Annotating a Will: A Digital Process
One of the projects that Ryan Smith chose as part of our Digital History course was the collaborative transcription and annotation of a historic Richmond will . . . describing it thusly1 in the syllabus.
To further put our emphasis on collaboration into practice, we will annotate [explain, contextualize, add to] together one document, the last will and testament of Isaac Judah, an early Richmond resident. This assignment will require student research, online or in person, to help explain and contextualize this document for a public audience. What software platform should we use to markup the item? How should we handle the will’s transcription? Who are the parties mentioned in the will? Where are the locations? What historical lessons can it teach readers?
The quality and quantity of each students’ research/commentary will count as 10% of the final course grade. The will can be found on our course website, in the Google Drive folder. The transcription file is: https://docs.google.com/document/d/1ghG-oyFvyza-zRUE4ZJf0_HF4_D5dey4Bv4BmM5JYFQ/edit. Annotations can begin as soon as the course begins and should be finalized by February 23 March 30. If the annotation is fruitful, we may post this result for public consumption.
We ended up with quite a bit of work . . . in fact so much work that displaying it via the Google Doc didn’t really work. It remains an interesting way to look at the conversation and investigate expressions of thinking-like-a-historian. We also have interesting data to parse out via Draftback, comments, and the revision history. You can see one of the sectional playback options from Draftback below. So lots of fodder for a next-step product but clearly a pressing need for something else. It’s interesting to end up with such a clear and obvious decision that Google Docs wasn’t going to cut it.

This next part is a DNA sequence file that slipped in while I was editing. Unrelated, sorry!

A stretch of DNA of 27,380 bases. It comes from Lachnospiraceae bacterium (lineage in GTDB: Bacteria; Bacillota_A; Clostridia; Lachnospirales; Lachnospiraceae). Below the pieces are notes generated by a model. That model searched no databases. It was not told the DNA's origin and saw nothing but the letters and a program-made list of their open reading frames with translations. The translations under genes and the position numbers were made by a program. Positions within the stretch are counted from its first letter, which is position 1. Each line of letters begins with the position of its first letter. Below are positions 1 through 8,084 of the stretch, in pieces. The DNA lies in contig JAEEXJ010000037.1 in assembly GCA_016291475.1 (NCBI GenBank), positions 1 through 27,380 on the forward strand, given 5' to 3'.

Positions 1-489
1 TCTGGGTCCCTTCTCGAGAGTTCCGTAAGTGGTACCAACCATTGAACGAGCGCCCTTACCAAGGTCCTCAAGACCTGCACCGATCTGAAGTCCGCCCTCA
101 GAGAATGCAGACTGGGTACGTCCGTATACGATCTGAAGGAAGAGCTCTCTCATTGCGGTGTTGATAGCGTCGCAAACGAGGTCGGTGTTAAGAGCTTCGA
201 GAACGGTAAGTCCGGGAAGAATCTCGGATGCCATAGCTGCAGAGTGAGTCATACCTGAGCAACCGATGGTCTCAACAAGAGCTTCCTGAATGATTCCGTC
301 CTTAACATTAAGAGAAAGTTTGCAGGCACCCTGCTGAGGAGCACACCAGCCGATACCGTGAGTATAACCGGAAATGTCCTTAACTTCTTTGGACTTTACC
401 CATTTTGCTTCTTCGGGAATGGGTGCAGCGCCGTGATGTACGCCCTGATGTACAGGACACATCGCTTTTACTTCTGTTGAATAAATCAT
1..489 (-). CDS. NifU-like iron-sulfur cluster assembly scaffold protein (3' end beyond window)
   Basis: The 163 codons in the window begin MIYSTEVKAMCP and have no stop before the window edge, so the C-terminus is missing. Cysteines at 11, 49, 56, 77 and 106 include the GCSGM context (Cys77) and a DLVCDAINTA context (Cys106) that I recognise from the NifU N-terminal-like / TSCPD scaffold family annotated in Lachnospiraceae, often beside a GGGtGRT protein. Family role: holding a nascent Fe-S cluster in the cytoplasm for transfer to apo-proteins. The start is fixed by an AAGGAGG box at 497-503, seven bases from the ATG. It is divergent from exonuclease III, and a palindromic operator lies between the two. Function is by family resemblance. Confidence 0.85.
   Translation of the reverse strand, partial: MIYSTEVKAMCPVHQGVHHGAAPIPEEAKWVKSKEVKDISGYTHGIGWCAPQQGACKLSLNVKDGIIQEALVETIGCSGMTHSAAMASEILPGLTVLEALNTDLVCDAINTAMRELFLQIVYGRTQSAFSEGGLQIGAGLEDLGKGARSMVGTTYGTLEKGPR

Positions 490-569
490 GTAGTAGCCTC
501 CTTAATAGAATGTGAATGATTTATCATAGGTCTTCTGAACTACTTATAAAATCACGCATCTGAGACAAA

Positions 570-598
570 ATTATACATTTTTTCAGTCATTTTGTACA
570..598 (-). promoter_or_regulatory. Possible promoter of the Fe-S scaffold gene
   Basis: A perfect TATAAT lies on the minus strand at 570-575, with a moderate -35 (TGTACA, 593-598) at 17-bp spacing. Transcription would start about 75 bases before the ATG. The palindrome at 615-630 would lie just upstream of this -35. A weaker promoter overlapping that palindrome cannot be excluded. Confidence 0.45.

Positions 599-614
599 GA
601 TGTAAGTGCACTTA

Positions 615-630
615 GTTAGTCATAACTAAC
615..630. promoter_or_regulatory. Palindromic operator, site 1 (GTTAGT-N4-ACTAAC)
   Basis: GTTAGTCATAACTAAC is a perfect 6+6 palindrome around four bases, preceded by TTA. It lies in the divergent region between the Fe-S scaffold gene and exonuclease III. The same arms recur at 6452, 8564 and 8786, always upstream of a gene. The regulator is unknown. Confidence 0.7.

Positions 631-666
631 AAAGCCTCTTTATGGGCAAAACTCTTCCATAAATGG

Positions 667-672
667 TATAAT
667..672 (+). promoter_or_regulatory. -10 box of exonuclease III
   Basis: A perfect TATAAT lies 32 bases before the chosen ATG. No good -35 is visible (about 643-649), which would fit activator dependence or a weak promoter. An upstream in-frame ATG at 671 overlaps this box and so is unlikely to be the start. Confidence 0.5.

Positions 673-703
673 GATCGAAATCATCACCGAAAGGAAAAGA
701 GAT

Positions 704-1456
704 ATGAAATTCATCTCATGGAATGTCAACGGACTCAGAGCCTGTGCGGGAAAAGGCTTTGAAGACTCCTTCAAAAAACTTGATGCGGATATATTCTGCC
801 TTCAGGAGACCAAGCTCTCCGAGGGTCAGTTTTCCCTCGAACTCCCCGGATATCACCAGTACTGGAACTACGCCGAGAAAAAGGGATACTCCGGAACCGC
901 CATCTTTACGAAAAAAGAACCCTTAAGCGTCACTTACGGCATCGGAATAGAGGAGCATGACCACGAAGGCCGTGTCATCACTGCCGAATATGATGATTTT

I had recommended Google Docs as the path for this project for a couple of reasons (ease of use for one) but also thought it might be ok for the end product. It did well as a place for pointing and things and having a certain level of conversation. It also served very well in the transcription process. It began to struggle as people pointed to other resources via URLs and started to expand the images involved. These things started feeling uglier and messier. There are also some ideas around what to select when commenting and the use of highlighting that might be conveyed a bit more prior to annotation.
The excerpt above isn’t the most powerful example of this possibility but it does hint at some really interesting options.
My goal was now to figure a way to keep the will as a central element in the exploration and organization of the additional information. Often the original text ends up lost and I wanted it to remain central to anything we built. I wanted the annotations to be contextually displayed to deal with the scale.
I’m pretty happy with where we’ve ended up for a quick prototype. It’s been a partial attention project for about a week and something I’ve never quite done before. Ryan did some really fast and substantial work on consolidating and writing up all the research.
This is an example of clicking on ‘Maria’ which loads the WordPress page on Maria via JSON and highlights all instances of Maria in the document. It also underlines all the other names in the document.
I did some stuff modifying some Codepen CSS for family trees but it ends up being a bit of a mess because of the width needed to display so many kids. It’s just not something that’ll do well in mobile scenarios. Ryan did the actual work in draw.io and it’s pretty impressive.
<span class="person" data-person="isaac-h-judah">Isaac H. Judah</span>
Initially the js clicking didn’t work in iOS. I couldn’t figure out why as it worked in Safari with the emulator. I turns out it was a CSS piece. I needed to make the cursor become a pointer like so . . .
Anyway, that was weird and good ol’ Stackoverflow saved me hours of suffering.